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Redemption? What does the future hold for Kwame Kilpatrick?

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Kwame Kilpatrick

Redemption? What does the future hold for Kwame Kilpatrick?

By Cheryl Smith

His story was one made for Lifetime Television. There was sex, corruption, drugs, alcohol, and some say, murder. The media followed this story for years and even with recent reports, this story is long from over.

The first time that I met Kwame Malik Kilpatrick was on the campus of our alma mater, Florida A&M University.  It was Homecoming and there were a lot of celebrations with plenty of food and love flowing. This was before the scandal broke in Michigan — the scandal that would send the former Michigan state representative and Democratic mayor of Detroit to prison.

On that beautiful October day, Mayor Kilpatrick was surrounded by his fellow Alpha Phi Alpha fraternity brothers and football players from back in the day.  Alumni from across the country clamored to talk to and take pictures with the mayor. Still we talked about his plans for the future and I found the mayor to be charismatic, intelligent, analytical, meticulous in thought and actions, and a joy to be around. He appeared to be well-grounded and focused on rebuilding Detroit.

Of course I was saddened to hear about his troubles and I wondered who was advising him because his lies on the witness stand were so easy to dissect.

And that is exactly what happened!

People came forward and there were the infamous sexting transcripts, which shed light on his extramarital affair with his aide.

Mr. Kilpatrick shared some of his troubles in his book, Surrendered: The Rise, Fall & Revelation of Kwame Kilpatrick. After the release of the book, I interviewed him and he talked candidly about the book, his problems and the future.

Last year when I visited with him in Sunny South Dallas, he was in good spirits.  There was no hint of the arrogant person that I had heard about from some journalists and a few Detroit natives.

It was clear that there were strong feelings on either side, about the Mayor.  Some people I talked to were mad, hurt, embarrassed, sad, disappointed and yes, happy.

The thought that someone with such a bright future would end up in jail, is also disappointing to me. People of all gas believed in the Mayor. The media dubbed him the “Hip Hop Mayor.”  I didn’t have a problem with the moniker.  For me, I saw a man who could break down barriers with a smile, articulate issues and present solutions. He had the respect of the masses, of all ages.

 

Well, last week he was sentenced to 28 years after being convicted of public corruption.  During sentencing, U.S. District Judge Nancy Edmunds said she hoped to send a message to future politicians.   Some feel that his lack of accountability for his actions probably led to a sentence usually given to murderers and the like. I think some had preferred if he presented himself as beaten, broken, downtrodden and begging for mercy, while others simply wanted to hear sincerity and acceptance of wrongdoing.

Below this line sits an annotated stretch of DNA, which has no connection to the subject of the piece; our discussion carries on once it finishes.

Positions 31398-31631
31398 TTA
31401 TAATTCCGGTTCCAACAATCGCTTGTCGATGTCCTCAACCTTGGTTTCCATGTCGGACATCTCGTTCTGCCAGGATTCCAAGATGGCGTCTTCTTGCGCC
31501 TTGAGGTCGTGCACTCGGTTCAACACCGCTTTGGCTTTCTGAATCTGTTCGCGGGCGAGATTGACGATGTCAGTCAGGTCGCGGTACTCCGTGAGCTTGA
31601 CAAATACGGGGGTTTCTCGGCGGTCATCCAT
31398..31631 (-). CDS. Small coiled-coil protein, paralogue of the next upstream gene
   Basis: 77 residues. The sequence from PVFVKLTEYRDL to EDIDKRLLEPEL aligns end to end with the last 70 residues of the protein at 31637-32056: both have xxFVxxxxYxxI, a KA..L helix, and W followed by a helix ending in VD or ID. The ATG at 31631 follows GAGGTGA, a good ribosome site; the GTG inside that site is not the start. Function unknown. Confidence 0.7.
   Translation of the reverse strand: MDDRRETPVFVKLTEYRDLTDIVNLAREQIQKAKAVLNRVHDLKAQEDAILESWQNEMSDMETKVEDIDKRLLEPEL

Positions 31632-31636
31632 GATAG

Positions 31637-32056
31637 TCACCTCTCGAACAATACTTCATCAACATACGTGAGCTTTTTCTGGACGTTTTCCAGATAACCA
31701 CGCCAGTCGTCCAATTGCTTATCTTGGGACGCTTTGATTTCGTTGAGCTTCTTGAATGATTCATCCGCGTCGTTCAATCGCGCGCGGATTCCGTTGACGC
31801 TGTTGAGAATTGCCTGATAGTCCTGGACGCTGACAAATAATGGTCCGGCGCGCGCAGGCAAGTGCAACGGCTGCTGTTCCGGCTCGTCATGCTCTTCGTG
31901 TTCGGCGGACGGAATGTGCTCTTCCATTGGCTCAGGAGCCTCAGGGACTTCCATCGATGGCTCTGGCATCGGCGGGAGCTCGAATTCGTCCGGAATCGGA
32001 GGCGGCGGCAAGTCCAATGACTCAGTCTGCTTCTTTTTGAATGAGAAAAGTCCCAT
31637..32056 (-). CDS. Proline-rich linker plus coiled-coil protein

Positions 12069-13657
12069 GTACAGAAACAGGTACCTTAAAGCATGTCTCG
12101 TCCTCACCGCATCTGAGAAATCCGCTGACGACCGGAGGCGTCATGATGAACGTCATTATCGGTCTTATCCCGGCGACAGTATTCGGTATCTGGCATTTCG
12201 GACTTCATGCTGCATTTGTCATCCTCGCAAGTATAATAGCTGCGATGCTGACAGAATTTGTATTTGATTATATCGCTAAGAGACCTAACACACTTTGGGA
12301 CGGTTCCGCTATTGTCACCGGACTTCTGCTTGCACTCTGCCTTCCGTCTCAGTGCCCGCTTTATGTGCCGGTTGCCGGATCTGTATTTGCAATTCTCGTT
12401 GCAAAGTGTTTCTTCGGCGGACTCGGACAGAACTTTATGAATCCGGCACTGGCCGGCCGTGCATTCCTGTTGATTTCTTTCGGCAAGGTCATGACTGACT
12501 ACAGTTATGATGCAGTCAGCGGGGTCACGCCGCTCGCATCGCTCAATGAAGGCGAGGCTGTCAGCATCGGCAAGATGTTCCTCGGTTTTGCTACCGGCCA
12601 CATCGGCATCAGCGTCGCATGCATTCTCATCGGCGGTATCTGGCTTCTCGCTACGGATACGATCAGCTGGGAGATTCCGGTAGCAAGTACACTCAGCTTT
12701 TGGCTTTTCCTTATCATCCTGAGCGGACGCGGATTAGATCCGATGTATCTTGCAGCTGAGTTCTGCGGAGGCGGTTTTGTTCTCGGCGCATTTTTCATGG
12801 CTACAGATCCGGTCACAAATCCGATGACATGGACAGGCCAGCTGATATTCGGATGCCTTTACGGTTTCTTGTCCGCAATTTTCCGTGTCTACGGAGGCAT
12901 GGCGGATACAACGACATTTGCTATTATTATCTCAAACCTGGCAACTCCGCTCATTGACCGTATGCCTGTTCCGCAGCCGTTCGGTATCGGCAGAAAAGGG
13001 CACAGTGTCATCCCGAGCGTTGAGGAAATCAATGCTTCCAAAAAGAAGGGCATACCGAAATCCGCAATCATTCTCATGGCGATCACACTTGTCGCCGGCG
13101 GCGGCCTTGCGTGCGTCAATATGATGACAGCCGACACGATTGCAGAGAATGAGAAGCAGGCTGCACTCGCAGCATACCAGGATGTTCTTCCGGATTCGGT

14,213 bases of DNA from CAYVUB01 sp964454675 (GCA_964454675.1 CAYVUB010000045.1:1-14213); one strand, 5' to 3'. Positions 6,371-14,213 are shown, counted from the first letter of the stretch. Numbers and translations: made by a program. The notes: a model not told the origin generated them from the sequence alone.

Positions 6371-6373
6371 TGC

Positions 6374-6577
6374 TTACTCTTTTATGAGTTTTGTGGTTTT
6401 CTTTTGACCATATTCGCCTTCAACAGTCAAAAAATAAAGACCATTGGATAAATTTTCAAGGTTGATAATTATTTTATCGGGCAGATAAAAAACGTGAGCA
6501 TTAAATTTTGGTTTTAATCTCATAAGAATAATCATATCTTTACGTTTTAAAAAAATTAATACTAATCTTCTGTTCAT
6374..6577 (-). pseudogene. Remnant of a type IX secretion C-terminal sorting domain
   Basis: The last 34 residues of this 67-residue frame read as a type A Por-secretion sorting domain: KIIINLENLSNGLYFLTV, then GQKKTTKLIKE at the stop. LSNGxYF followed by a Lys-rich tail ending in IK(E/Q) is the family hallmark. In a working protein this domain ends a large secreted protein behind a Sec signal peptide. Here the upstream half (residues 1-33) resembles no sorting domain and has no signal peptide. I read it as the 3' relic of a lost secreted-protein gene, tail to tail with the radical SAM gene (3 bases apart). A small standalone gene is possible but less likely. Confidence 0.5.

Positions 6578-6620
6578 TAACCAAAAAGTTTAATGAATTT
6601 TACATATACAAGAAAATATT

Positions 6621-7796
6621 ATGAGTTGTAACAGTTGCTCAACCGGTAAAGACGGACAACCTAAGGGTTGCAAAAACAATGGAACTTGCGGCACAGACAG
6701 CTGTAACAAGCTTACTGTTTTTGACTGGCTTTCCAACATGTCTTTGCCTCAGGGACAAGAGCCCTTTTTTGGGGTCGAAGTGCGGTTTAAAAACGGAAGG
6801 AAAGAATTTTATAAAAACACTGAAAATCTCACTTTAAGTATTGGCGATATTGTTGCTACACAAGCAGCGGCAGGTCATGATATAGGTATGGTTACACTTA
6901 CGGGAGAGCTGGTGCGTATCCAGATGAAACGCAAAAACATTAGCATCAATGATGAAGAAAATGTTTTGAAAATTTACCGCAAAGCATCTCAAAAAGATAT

The rise and fall of Mr. Kilpatrick should be examined carefully.  Early in his political career, there was even talk of him ascending to the White House. That was before the charges of racketeering, fraud and extortion, and more.

There are so many young men and women who will be stepping up to serve.  It is imperative that they understand the trappings and that they don’t get caught up like so many others, including Mr. Kilpatrick.  Decades ago there was a report on the number of Black elected officials under investigation, in prison or disgraced.  It wasn’t fun to read and sadly that list has grown significantly over the years.

I believe that we haven’t heard the last of Mr. Kilpatrick and that we are going to hear some positive things.  Maybe not in the near future, though.

After all you have a city reeling from corruption, devastation, crime and bankruptcy.  It will take many a while to forgive and some will never forget. He even admitted that he had to forgive himself!

I believe Mr. Kilpatrick’s days of service are not over and that his time served, which could be overturned in appeal, will be of benefit to the masses.  And, once he is released, we will really see and have the best of Kwame Kilpatrick.

Some might say that I am taking this position because he is a Rattler and fellow Greek, or merely because he is a black man living in America. If you’ve met this man, and you don’t believe the hype, you understand where I am coming from.

You also have to have hope to sustain you in this world.

 

 

 

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    About The Author

    Carma Lynn Henry Westside Gazette Newspaper 545 N.W. 7th Terrace, Fort Lauderdale, Florida 33311 Office: (954) 525-1489 Fax: (954) 525-1861

    Number of Entries : 5138

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